Jean Taylor Baxter

SCARBOROUGH – Jean Taylor Baxter, died on May 22, 2021 at the Piper Shores Retirement Community in Scarborough. She was 96.

Jean was born in Arlington, Mass., the first child of William Henry and Laura Bell Taylor. A graduate of Melrose High School and Wellesley College, class of 1946, Jean went on to earn her master’s degree in art history from American University in Washington, D.C., and, at the age of 63, her doctoral degree from the University of Maryland. Prior to pursuing her graduate education, Jean served as one of the founders of the Folger Shakespeare Library docent program, “…still going strong over 50 years later.” Jean’s work at the Folger and later academic accomplishments pay tribute to her strength and (quiet) determination to complete her own “unfinished business”, create her own space, while married to a dynamic, unorthodox – sometimes exhausting – Episcopal clergyman and raising four children.

Jean met the late Reverend William MacNeil Baxter, Bill, – on horseback – her senior year at Wellesley. They were married for 67 years, together through seminary, his ministries at the Church of St. Michael’s and St. George’s in St. Louis and St. Mark’s on Capitol Hill in Washington, D.C., and his ventures beyond. Bill died in 2014. He, Jean reflected at the time, “was always pushing boundaries – that was sometimes good and sometimes not good.” Marriage to him was an adventure, she said, “sometimes painful – but never dull.”

Fortunately, Jean was a good sport. Summers in Gilford, N.H., on Lake Winnipesaukee, in the mountains, among the dairy farms, where Jean’s parents had settled, were a constant while the children were growing up. Several of those summers, Jean and the children occupied an old one-room schoolhouse on Gunstock Mountain that Bill had found to rent. It had no electricity, no running water except for a hose from the rain barrel into the kitchen sink, an ancient ice box requiring regular feeding with 50 pound ice blocks, and a four-seater outhouse. Bill joined the family for one of the three summer months. “It was beautiful and quaint” Jean said, “but not the easiest place for a mother, alone, with four small children, though – again – an adventure.” Jean, who hated camping, did draw the line at Bill’s suggestion one year that the family take a road trip across the country. “The only way I am going across this country,” she said, “is from Hilton to Hilton in my pink marabou bed jacket.”

In 1985, Jean and Bill moved from Washington, D.C. to Portland. Both remained active, Jean teaching at the University of Southern Maine, Bill causing trouble, pressing the extended mission of the church. They enjoyed summers at their Sebasco cottage with children, grandchildren, neighbors, seminary classmates and other life-long friends. In those years and after they moved to Piper Shores in 2007, they remained steadfast in their fidelity to their alma maters, Wellesley and Amherst. With enthusiasm, they attended every reunion they could in order to reconnect and refresh their thinking. (Jean, , by then in a wheelchair, attended her 70th and loved every minute of it.)

Jean’s years at Piper Shores were full because she made them so. She found new friends whom she came to love, people she found interesting. Some she met in the normal course of residential life; some were her companions in the poetry, writing and Shakespeare reading groups she enjoyed; some were staff members and caregivers whose lives, personalities and talents engaged her. Many shared her love of books – circulated among them as enthusiasms and curiosities inspired. Jean always wanted others to read a book she found important or excellent or mind-changing – or just fun to read. Jean read her way through the enforced isolation of the COVID-19 pandemic. Her recommended readings from recent years – and weeks -included: “On Being Mortal” (Atul Gwande); “Leonardo da Vinci” (Walter Isaacson); “Floating Gold: A Natural (and Unnatural) History of Ambergris” (Christopher Kemp); “The Antidote: Happiness For People Who Can’t Stand Positive Thinking” (Oliver Burkeman); “Between the World and Me” (Ta-Nehisi Coates); “The Machine in the Garden: Technology and the Pastoral Ideal in America” (Leo Marx); “The Woman Behind the New Deal: the Life and Legacy of Francis Perkins” (Kirstein Downey); and “The Warmth of Other Suns: the Epic Story of America’s Great Migration” (Isabel Wilkerson). She also read, religiously, the Portland Press Herald, the Sunday New York Times and curated articles from the Washington Post.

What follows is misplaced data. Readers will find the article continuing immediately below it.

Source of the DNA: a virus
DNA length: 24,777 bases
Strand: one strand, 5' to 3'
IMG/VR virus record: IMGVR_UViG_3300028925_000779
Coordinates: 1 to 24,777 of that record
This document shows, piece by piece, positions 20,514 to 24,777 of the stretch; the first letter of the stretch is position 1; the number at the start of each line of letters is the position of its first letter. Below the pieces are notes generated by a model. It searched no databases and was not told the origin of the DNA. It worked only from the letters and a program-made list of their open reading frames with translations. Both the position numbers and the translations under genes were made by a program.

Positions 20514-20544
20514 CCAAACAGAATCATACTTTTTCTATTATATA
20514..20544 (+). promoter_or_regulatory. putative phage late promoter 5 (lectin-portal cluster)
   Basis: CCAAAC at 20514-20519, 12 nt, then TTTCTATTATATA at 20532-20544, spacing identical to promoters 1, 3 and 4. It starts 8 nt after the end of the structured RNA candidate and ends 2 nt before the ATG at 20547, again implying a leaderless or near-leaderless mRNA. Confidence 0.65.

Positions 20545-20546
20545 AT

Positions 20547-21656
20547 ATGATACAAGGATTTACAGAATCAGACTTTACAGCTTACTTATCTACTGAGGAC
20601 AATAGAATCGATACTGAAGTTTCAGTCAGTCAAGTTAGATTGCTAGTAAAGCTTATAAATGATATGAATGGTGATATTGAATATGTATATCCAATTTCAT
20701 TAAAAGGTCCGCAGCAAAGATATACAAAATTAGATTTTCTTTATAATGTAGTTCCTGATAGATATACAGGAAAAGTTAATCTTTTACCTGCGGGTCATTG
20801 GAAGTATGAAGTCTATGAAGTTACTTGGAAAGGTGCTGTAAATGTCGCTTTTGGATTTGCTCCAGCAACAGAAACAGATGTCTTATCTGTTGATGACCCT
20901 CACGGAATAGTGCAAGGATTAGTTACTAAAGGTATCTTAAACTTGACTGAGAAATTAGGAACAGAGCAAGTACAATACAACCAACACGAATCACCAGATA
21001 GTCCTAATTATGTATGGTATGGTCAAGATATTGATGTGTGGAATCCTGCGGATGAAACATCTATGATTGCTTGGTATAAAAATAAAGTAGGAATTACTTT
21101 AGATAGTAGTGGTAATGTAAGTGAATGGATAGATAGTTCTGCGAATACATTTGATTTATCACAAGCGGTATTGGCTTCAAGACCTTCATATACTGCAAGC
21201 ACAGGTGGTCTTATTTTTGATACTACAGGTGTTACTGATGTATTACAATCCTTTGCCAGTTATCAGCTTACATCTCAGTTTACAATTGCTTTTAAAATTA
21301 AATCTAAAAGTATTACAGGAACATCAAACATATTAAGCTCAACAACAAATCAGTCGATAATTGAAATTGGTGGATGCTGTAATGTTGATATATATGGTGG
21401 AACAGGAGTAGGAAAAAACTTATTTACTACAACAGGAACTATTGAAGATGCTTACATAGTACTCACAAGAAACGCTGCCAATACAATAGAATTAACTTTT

Always politically engaged, Jean became passionate in the last years. It was her ardent wish and determination to live long enough to see a new president inaugurated in January 2021. She did and he was.

Jean is survived by her four children Grae Baxter of Mitchellville, Md., Gary Baxter of Washington, D.C., Rebecca Owen of Glen Ellyn, Ill. (Robert), Anne Baxter of New York City; seven grandchildren; eight great-grandchildren; her sister, Claire Goldman of Philadelphia (Richard), her brother, Richard Taylor of Bethel, (Sally); two nieces and a nephew.

Jean will join her husband and parents in Dunstan Cemetery, Scarborough. A graveside memorial service will be held at 10 a.m., July 15. On later dates, services celebrating Jean’s life will be held at St. Luke’s Cathedral in Portland and St. Mark’s in Washington.

Condolences may be expressed online at:

In lieu of flowers, the family suggests a contribution in Jean’s name to Wellesley College (, the Folger Shakespeare Library (, or Maine Audubon Society (

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